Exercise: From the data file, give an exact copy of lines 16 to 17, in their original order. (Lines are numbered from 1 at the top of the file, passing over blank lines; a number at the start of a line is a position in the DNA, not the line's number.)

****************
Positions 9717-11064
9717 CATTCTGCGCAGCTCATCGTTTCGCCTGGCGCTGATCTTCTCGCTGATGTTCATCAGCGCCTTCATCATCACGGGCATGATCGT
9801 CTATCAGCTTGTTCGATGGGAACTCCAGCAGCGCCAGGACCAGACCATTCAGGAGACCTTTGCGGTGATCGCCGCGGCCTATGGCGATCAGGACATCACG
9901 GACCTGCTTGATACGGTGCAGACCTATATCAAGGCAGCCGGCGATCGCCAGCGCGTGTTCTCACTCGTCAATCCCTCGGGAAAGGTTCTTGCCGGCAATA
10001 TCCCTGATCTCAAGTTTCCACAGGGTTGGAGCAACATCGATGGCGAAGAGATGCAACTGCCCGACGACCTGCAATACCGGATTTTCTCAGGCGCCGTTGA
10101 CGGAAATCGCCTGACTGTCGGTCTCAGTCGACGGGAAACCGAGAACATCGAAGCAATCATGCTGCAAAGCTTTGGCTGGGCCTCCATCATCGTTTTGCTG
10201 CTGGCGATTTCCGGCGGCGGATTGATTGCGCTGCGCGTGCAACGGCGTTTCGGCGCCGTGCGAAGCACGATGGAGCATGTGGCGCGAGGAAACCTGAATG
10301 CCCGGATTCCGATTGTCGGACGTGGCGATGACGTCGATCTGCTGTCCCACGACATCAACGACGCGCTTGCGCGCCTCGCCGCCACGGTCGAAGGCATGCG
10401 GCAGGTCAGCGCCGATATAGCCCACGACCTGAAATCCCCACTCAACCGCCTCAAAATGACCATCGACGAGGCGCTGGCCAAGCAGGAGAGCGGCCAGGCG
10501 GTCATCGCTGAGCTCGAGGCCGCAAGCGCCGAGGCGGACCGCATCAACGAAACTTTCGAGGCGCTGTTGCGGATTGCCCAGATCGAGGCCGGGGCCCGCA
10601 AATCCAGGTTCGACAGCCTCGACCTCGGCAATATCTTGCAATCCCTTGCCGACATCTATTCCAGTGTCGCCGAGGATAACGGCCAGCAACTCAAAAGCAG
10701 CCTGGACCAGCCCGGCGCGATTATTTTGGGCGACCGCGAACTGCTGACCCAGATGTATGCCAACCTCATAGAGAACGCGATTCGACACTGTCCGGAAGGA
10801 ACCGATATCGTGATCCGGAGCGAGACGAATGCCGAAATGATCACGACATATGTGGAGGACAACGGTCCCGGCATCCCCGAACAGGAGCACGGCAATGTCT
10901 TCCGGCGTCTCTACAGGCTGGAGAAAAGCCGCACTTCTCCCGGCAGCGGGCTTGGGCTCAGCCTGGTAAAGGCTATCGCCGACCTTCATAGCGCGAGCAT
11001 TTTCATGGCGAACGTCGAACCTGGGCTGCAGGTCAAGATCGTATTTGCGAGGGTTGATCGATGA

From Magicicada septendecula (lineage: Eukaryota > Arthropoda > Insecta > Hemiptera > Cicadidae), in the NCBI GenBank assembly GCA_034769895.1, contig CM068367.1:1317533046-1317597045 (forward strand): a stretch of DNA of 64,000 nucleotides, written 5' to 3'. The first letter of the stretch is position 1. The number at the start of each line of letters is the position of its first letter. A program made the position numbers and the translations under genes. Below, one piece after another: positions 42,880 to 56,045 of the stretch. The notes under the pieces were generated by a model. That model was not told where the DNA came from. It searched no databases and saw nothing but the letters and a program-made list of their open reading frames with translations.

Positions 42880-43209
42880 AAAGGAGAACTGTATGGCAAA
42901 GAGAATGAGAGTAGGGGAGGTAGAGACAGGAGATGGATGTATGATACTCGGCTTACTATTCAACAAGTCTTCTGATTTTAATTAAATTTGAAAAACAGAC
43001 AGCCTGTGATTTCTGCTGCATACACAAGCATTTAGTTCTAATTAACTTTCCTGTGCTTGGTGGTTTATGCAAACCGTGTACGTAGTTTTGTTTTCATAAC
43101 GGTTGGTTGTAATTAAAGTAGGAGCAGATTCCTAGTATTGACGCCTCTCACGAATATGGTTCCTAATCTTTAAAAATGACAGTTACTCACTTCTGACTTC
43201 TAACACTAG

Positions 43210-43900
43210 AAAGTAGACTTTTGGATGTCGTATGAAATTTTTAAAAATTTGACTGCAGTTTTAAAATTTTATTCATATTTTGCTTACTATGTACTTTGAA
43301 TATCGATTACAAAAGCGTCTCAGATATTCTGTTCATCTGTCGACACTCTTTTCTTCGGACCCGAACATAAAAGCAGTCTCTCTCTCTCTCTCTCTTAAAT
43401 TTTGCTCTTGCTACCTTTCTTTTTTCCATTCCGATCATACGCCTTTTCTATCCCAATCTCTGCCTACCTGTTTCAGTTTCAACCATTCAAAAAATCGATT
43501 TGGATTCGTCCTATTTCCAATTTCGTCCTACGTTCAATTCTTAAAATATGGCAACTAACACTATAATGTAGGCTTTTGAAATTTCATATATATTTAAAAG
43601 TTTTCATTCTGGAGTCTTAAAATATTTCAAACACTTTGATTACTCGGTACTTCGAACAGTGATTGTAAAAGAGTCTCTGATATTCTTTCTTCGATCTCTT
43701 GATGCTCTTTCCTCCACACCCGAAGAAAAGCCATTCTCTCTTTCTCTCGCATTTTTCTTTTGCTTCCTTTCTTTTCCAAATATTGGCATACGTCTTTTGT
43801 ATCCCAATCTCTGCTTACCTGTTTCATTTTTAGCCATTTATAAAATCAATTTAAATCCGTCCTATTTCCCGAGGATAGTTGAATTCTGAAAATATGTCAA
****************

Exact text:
From Magicicada septendecula (lineage: Eukaryota > Arthropoda > Insecta > Hemiptera > Cicadidae), in the NCBI GenBank assembly GCA_034769895.1, contig CM068367.1:1317533046-1317597045 (forward strand): a stretch of DNA of 64,000 nucleotides, written 5' to 3'. The first letter of the stretch is position 1. The number at the start of each line of letters is the position of its first letter. A program made the position numbers and the translations under genes. Below, one piece after another: positions 42,880 to 56,045 of the stretch. The notes under the pieces were generated by a model. That model was not told where the DNA came from. It searched no databases and saw nothing but the letters and a program-made list of their open reading frames with translations.

Positions 42880-43209